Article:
Director, Acre Frameworks

Author Bio ▼

With over 12 years’ experience recruiting senior Health and Safety professionals across the globe, Anna has recently partnered with Acre in support of their strategy to add value to their clients and the wider Health and Safety profession.

Focussing on the assessment and development of behavioural competencies in the profession, Anna has conducted a series of in-depth interviews with industry leaders to define the competencies critical for success and create the Acre Frameworks Competency Framework.

This framework is the foundation for a range of assessment and development offerings aimed at assisting individuals and teams to improve their performance. In addition to having extensive recruitment experience, Anna is also an accredited psychometric assessor and trained competency interviewer.

June 10, 2016

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Health and safety needs a re-brand

By Anna Keen, Founder of Acre Frameworks.

A little over a month ago I hit the streets of London to understand what the Great British Public’s perception of Health and Safety was; this was the result:

Acre Frameworks: Health & Safety Stereotypes and Perceptions

Not very complimentary is it?  But if we are all honest is it that unfair? How many of you have interviewed or met people that fuel this stereotype?

When I first started recruiting in Health and Safety it was all about compliance, enforcement and rule following. The roles attracted many individuals whose personality preferences aligned to this. They enjoyed following rules, telling people what to do and they didn’t trust people to do the right thing.

I hope most of us would agree that if we aspire to achieve compliance alone it won’t get people home safe at the end of the day. We need to empower those in our workplaces and change not just their behaviours but their beliefs; we need to do Health and Safety differently.

Having worked closely with John Green and Safety Differently we know there is momentum within the profession to change. If we are to deliver this change through recognising people as the solution, removing the bureaucracy and focusing on the positives we need to accept that the skill-set of those in the profession needs to change. We need to re-focus development and we need to stop fuelling the stereotype.

What does this skill-set look like? I am privileged to work with some of the most passionate, innovative and engaging individuals who are driving change in their organisations and across the industry.  I wanted to define what makes these people different. What makes them effective and ultimately successful?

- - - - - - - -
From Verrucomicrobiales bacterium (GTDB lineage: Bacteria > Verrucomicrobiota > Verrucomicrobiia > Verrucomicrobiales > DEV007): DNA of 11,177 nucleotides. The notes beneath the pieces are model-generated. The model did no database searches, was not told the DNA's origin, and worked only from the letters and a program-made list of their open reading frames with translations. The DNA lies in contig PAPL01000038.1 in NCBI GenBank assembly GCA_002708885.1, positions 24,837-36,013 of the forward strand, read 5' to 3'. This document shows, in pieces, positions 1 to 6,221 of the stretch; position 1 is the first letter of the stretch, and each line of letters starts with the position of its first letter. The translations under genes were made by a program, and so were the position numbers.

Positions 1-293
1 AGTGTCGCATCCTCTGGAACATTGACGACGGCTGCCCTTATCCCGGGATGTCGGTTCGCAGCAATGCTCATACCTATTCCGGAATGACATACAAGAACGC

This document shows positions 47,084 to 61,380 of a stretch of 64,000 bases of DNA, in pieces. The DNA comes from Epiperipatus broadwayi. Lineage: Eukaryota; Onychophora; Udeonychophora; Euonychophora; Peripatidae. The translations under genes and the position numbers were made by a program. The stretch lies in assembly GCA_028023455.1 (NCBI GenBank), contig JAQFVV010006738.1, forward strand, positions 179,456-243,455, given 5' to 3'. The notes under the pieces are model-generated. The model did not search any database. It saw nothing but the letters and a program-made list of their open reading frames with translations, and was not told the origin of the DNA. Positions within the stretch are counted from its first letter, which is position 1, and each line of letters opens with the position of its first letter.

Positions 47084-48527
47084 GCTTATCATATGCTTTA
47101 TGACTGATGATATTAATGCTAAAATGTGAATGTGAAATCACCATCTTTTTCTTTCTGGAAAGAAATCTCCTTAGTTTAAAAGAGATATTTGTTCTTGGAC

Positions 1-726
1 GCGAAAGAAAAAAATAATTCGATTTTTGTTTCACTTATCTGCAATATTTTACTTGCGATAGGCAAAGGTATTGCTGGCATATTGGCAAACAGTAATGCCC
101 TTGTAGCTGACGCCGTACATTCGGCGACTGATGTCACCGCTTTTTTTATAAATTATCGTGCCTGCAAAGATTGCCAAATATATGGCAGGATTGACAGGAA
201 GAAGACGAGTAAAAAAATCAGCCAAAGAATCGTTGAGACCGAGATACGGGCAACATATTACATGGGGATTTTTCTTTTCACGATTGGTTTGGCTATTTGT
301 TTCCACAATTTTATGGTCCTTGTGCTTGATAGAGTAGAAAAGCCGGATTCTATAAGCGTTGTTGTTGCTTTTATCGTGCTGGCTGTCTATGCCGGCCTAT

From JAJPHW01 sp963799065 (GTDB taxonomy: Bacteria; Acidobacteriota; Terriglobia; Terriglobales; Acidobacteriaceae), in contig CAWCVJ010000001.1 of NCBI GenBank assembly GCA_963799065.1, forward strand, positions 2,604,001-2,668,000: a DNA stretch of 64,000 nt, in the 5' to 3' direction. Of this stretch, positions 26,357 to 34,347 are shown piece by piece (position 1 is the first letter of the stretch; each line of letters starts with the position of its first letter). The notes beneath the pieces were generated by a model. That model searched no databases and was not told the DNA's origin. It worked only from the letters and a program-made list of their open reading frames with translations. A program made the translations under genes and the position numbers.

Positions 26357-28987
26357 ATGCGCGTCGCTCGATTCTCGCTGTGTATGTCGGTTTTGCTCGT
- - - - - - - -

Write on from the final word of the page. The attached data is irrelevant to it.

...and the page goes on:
So I did something really innovative, I asked them!  I have spent the last six months working with senior leaders to understand and define which non-technical competencies were critical for success.

IMG_7692 (2)The purpose of this was to promote the idea that although qualifications may make you competent, by themselves they won’t make you effective and its effective people we need to drive change in the profession.

Through the use of the assessment tool we have started to understand the personality preferences of leaders in Health and Safety.  We have profiled leaders from Crossrail, Laing O’Rourke, Vodafone, Royal Mail and ISS to name but a few. I want to share with you some of the findings that were particularly interesting which definitely challenge the stereotype:

70% are more likely to consult with others

75% are interested in other people’s motivates and behaviours

85% preferred new approaches over conventional methods

70% are more likely to look for the positive

80% aren’t restricted by rules and procedures

In order to be successful you have to actually demonstrate behaviours that are quite the opposite of the stereotype. You need to want to understand others, challenge past approaches and look for the positives. The role has changed but the brand hasn’t.

What if every person in the profession dedicated as much time to developing critical behaviours as they do developing their technical knowledge? What if the ability to demonstrate these competencies carried as much weight as qualifications? Would it allow us to drive positive change in organisations and would it allow us to attract talent into the profession? Would it allow a Health and Safety leader to be considered with the same credibility for a promotion to COO as their peers? Would it allow us to rebrand?

How do we do this? Let’s start by understanding where we are:

  • We need to understand at an individual and team level how personalities impact people’s effectiveness.
  • Heads of functions need to understand their team dynamic, key strengths and development areas.
  • Individuals need feedback on how they can change their behaviour in order to become more effective.
  • All professionals need to develop their skills beyond technical knowledge, not in pursuit of initials after their name, but to allow them to make a real impact and to get people home safely at the end of the day.

It is my hope that if we do this we can make small changes at the individual and organisational levels that can make a big impact across the profession as a whole.

I ask you to take some time to reflect on this. Whether it’s through utilising the Acre Frameworks tool or by good old fashioned reflection, take a long hard look at the impact you and your teams are having and ask yourself what am I doing to Re-brand Health and Safety?

anna keen

Anna Keen is founder of Acre Frameworks. 

 

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Ray RappDavid SkeggJohn BartlettBarrie JonesKeith Lyall Recent comment authors
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Keith Lyall
Keith Lyall

Nice to see how a “survey” of some people in London is representative of the UK’s view of H&S, were any safety professionals, injured persons or families of those injured interviewed? Or even the directors of organisations found guilty of breaking the law in terms of H&S asked for their opinion, and if any of these individuals thought it was all “red tape” and stopping people having “fun”. “But if we are all honest is it that unfair?”: yes this is an unfair representation and massive generalisation of a highly professional and dedicated industry, we are not “killjoys” who according… Read more »

Vincent Theobald-Vega
Vincent Theobald-Vega